Botrytis Cinera, a fungal infection can be bad news to a viticulturist, but interestingly, infected grapes can sometimes be desirable for their use in dessert wines. In these cases, it is referred to as “Noble Rot.” The difference between spoilage and nobility here really just depends on the weather conditions late in the growing season.
Botrytis loves moisture and therefore, if there’s too much rainfall or soupy, foggy weather while there are grapes on the vine, botrytis can set in. It is a fungus that necrotizes (eats) flesh, but requires a wound to the berry in order to get in. Therefore, it is more likely to really take hold later in the season, once the berries have sugar in them. Birds and insects come into the vineyard, try to snack on the berries, and then if there’s lots of moisture, the botrytis gets in through the little bite marks.
If things then stay wet in the vineyard, there’s going to be a likely problem with the crop as a white hairy layer will cover the clusters of grapes and the fungus will start to eat the berries' tissue. There ARE different ways in which viticulturists will manage and try to prevent botrytis. The specifics depend on whether the vineyard is sustainable (most are heading this way,) organic, or biodynamic.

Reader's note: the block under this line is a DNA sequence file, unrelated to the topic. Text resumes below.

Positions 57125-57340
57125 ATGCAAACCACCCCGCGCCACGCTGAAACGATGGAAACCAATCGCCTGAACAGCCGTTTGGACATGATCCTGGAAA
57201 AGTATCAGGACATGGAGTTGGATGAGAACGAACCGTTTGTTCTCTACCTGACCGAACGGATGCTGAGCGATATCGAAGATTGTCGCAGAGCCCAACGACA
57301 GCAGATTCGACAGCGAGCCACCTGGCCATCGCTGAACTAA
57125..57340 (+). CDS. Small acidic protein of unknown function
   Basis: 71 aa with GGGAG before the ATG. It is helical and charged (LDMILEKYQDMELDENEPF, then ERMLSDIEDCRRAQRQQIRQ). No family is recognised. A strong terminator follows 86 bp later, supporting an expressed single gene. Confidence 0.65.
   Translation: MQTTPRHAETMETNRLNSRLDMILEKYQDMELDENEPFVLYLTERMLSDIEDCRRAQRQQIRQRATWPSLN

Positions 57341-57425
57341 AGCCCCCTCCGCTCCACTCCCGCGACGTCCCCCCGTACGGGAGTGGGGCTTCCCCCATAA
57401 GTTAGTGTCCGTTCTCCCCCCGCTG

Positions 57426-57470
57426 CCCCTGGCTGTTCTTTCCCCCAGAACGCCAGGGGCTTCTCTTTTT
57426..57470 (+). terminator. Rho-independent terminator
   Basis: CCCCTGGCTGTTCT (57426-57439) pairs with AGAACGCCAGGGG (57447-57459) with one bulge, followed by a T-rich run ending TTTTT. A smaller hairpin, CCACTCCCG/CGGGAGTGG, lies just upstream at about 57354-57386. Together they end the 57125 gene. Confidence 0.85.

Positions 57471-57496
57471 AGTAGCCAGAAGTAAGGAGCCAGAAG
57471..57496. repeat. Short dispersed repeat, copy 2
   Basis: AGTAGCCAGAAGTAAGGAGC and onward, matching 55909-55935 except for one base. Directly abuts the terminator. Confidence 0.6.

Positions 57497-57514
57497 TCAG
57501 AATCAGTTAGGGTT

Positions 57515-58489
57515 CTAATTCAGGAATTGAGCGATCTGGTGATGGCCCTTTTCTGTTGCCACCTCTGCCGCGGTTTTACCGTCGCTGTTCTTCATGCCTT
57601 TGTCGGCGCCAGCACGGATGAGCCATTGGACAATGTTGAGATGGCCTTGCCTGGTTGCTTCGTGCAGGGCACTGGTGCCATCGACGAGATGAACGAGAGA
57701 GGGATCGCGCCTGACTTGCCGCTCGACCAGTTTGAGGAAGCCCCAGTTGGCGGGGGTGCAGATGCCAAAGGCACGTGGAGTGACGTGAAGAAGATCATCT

However, if after the initial infection, the weather dries out, and it is very close to or exactly at the time of harvest, then this can be a perfect recipe for Noble Rot. In this case, the botrytis will suck the moisture out of the berries, thereby condensing the sugars, acids, and other flavor components in the fruit. Some winemakers will ask the viticulturist to let the infected berries hang on the vine for several days so that they dry out even further. Basically, they’re then making wine from semi-raisined grapes.
It makes for very sweet wines with a specific “noble rot” flavor (I think it tastes a teeny bit like subtle acetone- but in a good way,) which is prized as a delicacy.
Some wines made this way (if you’re curious to try them) are Sauternes from France (probably the best known,) Tokay from Hungary, Spatlese from Germany, and Ausbruch from Austria.
Did you know?
On top of yeast (a fungus’) initial alcoholic fermentation, many wines- especially reds- undergo a second fermentation known as malolactic fermentation in which certain bacteria convert malic acid into lactic acid. This lactic acid has a smoother feel and can take the bite off of a too sour wine.
Fungus, bacteria- yum!